In the Chronicles of Narnia, Aslan gave the Pevensie children special gifts to help them overcome the obstacles they would encounter in their adventures and battles. Our kids have been given special gifts, too—by Jesus—to protect, equip, and empower them. As with any adventure, there will certainly be dangers, enemies, and both human and spiritual opposition along life’s way. Our children need to know they are armed with the knowledge that they are “more than conquerors through Him who loved us” (Romans 8:37)!
The Armor of God is the Christian’s gift from God to protect against discouragement and doubt. Ephesians 6:10–18 is a great family study session! Focus especially on verse 12, where the writer proclaims, “For our struggle is not against flesh and blood, but against the rulers, against the authorities, against the powers of this dark world and against the spiritual forces of evil in the heavenly realms.” You can even make the armor of God with all of those leftover Amazon boxes and a quick trip to the local craft supplies store. Let the role play commence!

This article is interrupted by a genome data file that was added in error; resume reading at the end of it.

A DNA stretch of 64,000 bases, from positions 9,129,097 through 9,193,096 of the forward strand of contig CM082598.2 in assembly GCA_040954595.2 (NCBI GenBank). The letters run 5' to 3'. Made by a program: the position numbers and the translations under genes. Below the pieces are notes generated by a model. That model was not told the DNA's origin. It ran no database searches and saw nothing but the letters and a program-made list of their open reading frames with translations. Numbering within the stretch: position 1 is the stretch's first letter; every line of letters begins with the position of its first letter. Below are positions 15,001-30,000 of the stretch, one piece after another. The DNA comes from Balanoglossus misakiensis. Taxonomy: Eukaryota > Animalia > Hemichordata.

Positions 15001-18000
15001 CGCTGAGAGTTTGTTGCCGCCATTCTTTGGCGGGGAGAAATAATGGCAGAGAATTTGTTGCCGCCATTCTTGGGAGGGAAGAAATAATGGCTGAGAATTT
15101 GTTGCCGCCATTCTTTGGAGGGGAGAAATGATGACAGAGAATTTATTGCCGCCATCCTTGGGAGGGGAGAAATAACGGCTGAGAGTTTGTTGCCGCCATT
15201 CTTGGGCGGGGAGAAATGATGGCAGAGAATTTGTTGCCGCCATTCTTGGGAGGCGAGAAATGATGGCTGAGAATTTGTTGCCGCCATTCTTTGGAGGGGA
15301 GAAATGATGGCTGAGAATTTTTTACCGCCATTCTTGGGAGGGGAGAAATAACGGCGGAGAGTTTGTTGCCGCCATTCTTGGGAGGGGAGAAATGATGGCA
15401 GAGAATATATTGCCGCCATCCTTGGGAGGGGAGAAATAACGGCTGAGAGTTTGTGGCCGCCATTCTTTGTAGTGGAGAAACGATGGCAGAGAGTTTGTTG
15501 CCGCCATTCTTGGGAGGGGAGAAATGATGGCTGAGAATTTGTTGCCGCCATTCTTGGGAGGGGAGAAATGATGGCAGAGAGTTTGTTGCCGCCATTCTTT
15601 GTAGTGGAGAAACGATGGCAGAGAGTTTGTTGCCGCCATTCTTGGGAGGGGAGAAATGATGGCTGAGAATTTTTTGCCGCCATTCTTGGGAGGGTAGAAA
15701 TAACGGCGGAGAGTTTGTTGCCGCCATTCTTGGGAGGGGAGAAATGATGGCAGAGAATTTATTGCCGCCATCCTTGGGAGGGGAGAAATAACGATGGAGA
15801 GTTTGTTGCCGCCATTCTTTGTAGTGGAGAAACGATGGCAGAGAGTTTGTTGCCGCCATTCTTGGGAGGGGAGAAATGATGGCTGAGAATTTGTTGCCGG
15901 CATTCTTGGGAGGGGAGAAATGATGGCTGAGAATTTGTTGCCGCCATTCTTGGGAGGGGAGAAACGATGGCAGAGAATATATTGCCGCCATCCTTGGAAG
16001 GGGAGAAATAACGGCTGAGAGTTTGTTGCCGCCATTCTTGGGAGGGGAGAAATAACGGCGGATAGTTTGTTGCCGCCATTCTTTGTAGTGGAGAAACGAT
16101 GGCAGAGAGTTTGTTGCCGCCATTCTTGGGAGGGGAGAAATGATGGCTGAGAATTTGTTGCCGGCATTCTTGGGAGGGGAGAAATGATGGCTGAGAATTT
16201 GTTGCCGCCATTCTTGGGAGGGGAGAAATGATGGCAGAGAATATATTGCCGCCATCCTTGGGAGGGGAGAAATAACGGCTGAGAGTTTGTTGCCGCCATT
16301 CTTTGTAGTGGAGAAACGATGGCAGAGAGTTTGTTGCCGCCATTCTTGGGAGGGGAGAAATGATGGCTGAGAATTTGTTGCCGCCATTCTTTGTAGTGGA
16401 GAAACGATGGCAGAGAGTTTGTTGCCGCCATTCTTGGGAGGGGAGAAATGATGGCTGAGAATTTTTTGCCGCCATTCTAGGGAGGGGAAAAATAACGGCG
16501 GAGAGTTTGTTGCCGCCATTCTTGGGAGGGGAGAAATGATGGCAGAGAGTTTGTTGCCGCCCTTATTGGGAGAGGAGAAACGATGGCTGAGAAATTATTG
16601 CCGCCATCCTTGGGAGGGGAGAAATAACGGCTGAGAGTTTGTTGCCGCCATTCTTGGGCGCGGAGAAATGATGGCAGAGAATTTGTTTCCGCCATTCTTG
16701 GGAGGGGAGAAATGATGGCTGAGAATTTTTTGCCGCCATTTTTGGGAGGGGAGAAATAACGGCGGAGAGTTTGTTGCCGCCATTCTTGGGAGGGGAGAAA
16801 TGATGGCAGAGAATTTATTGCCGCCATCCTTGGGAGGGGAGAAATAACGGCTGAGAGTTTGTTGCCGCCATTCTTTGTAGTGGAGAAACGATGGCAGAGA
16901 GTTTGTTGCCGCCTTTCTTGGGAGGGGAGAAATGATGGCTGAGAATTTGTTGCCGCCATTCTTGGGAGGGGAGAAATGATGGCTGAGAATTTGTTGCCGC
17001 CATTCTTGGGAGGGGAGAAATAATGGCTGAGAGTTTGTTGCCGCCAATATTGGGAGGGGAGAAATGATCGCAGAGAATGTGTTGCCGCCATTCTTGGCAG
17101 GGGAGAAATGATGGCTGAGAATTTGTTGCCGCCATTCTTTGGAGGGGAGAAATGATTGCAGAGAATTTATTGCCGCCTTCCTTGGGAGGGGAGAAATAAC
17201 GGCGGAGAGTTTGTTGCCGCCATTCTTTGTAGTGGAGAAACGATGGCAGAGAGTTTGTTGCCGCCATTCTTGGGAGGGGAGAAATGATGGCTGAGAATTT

Our kids will not be immune to the presence of evil in this world, yet they need not be overcome by it. “Do not be overcome by evil, but overcome evil with good,” the apostle Paul exhorted his readers who were living in the pagan culture of Rome (Romans 12:21).
Cheryl Sacks is the best-selling author of The Prayer Saturated book series: The Prayer Saturated Church, Prayer-Saturated Kids, and The Prayer Saturated Family—How to Change the Atmosphere in Your Home through Prayer. Her newest book, Reclaim a Generation, 21 Days of Prayer for Schools, will be available soon at ReclaimAGeneration.com